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It's quite a short question: Refering to this Wikipedia article p U q means, that p has to hold at least until at some point q holds.

So, does it mean:

  1. On each path starting from the current state p has to hold in each state until a state is reached in which q holds.
  2. On each path starting from the current state p has to hold in any state before a state is reached in which q holds.

Example: Suppose p holds in s3 and q holds in s5. Let s0 be the starting state and the set of edges given by { (s0,s1),(s1,s2),(s2,s3),(s3,s4),(s4,s5) }. Let's assume p and q don't hold in all the other states. Is p U q satisfied, starting from s0?

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$pUq$, as is, is not a well-formulated CTL (or more generally - CTL*) formula. A CTL* formula is a state formula, which starts with has a path quantifier ($A$ or $E$).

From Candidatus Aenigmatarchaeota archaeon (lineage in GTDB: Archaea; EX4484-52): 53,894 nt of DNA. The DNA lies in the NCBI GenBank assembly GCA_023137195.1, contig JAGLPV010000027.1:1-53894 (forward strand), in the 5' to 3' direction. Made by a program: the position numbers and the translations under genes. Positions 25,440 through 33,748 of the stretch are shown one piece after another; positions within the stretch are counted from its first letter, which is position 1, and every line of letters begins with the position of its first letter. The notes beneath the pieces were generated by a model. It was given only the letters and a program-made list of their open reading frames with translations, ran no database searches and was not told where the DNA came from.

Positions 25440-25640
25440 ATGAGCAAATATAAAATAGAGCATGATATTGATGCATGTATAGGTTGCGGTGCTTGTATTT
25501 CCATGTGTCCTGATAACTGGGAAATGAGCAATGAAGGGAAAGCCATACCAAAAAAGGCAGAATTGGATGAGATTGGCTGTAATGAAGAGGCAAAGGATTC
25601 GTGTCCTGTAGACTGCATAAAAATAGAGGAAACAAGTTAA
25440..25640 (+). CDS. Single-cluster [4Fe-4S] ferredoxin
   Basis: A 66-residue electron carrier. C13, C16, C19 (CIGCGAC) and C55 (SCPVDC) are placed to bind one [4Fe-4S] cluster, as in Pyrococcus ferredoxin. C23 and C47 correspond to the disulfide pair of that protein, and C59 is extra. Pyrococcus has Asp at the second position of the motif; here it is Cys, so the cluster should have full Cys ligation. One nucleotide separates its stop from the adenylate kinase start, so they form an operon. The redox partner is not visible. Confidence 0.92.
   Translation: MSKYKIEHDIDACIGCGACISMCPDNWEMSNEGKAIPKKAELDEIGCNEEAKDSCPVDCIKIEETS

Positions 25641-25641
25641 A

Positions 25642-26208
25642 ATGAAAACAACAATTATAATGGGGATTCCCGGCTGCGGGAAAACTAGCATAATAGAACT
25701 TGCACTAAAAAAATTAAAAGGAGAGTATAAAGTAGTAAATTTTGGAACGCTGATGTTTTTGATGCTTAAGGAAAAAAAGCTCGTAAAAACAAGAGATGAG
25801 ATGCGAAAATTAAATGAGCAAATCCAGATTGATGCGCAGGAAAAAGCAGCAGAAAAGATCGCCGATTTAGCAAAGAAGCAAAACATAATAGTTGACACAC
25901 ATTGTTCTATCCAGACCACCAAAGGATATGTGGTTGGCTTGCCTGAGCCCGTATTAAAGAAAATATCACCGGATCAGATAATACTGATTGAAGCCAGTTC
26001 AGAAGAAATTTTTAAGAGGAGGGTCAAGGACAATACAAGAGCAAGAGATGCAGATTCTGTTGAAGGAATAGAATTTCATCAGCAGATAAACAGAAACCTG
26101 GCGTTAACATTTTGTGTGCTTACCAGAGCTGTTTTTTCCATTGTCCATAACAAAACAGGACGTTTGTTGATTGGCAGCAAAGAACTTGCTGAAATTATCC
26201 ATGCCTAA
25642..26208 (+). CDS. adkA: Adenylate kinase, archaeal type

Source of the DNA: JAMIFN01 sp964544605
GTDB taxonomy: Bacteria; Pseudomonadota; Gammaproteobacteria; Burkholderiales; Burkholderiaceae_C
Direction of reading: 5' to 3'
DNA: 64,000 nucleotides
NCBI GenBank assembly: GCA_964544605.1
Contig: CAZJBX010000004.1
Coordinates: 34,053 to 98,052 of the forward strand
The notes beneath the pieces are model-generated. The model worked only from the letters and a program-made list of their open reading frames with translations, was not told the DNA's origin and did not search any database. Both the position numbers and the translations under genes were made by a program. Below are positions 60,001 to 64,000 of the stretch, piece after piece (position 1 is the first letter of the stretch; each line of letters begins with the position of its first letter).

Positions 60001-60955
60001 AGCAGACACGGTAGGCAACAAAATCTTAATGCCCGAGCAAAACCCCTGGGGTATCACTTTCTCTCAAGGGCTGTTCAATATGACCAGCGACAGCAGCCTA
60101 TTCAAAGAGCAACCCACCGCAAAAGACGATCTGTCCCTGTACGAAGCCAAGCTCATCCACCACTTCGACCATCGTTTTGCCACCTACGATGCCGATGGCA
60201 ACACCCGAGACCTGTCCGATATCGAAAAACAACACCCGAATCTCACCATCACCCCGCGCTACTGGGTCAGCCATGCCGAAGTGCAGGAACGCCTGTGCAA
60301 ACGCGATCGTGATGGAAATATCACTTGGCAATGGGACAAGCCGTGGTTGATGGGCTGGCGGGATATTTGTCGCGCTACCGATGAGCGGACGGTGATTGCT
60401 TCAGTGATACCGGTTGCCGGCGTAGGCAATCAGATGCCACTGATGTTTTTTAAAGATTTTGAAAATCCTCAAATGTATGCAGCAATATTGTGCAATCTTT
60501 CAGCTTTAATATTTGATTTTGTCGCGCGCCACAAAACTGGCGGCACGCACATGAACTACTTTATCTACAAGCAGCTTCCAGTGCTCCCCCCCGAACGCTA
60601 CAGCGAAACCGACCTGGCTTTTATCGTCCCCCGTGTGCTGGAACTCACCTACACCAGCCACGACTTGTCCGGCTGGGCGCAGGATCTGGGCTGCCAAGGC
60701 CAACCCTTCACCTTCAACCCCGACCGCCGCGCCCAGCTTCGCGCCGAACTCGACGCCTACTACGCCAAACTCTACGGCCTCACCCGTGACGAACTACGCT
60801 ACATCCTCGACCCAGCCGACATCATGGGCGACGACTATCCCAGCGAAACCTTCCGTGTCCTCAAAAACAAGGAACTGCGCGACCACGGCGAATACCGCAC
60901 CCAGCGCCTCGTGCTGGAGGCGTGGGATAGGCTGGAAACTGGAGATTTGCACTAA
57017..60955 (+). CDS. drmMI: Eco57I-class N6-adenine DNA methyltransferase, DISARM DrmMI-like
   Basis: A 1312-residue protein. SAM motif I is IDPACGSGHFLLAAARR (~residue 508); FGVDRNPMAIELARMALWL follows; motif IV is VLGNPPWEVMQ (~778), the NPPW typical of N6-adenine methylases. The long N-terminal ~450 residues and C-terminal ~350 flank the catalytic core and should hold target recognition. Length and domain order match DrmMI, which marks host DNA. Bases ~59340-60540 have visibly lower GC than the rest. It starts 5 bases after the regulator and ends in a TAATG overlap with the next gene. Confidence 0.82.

$pUq$ is a path formula, which means it refers to a single (linear) computation. A computation satisfies $pUq$ if $p$ holds in every state until $q$ holds (and $q$ must hold at some state).

Translating to CTL, you can talk about two different formulas: $ApUq$ and $EpUq$. The former is true in a state if every path starting from this state satisfies $pUq$. The latter is true in a state if there exists such a path starting from that state.

Does that clear things up?

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  • $\begingroup$ Yes, it does. Thanks a lot. One further question: If I get the things write, if a state holds p U q then, p must hold in that state. Is that true? $\endgroup$ – 0xbadf00d Feb 1 '14 at 21:40
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    $\begingroup$ $pUq$ is a path formula, so I guess you mean something like $ApUq$ or $EpUq$. In that case - either $p$ or $q$ must hold in that state. If $q$ holds, then the eventuality is immediately fulfilled. $\endgroup$ – Shaull Feb 2 '14 at 6:43
  • $\begingroup$ So, A[p U q] and E[p U q] are fulfilled when q holds in the current state. Even if p doesn't hold in that state? Seems to make sense. Thanks again. $\endgroup$ – 0xbadf00d Feb 2 '14 at 9:44
  • $\begingroup$ That is correct. $\endgroup$ – Shaull Feb 2 '14 at 9:48

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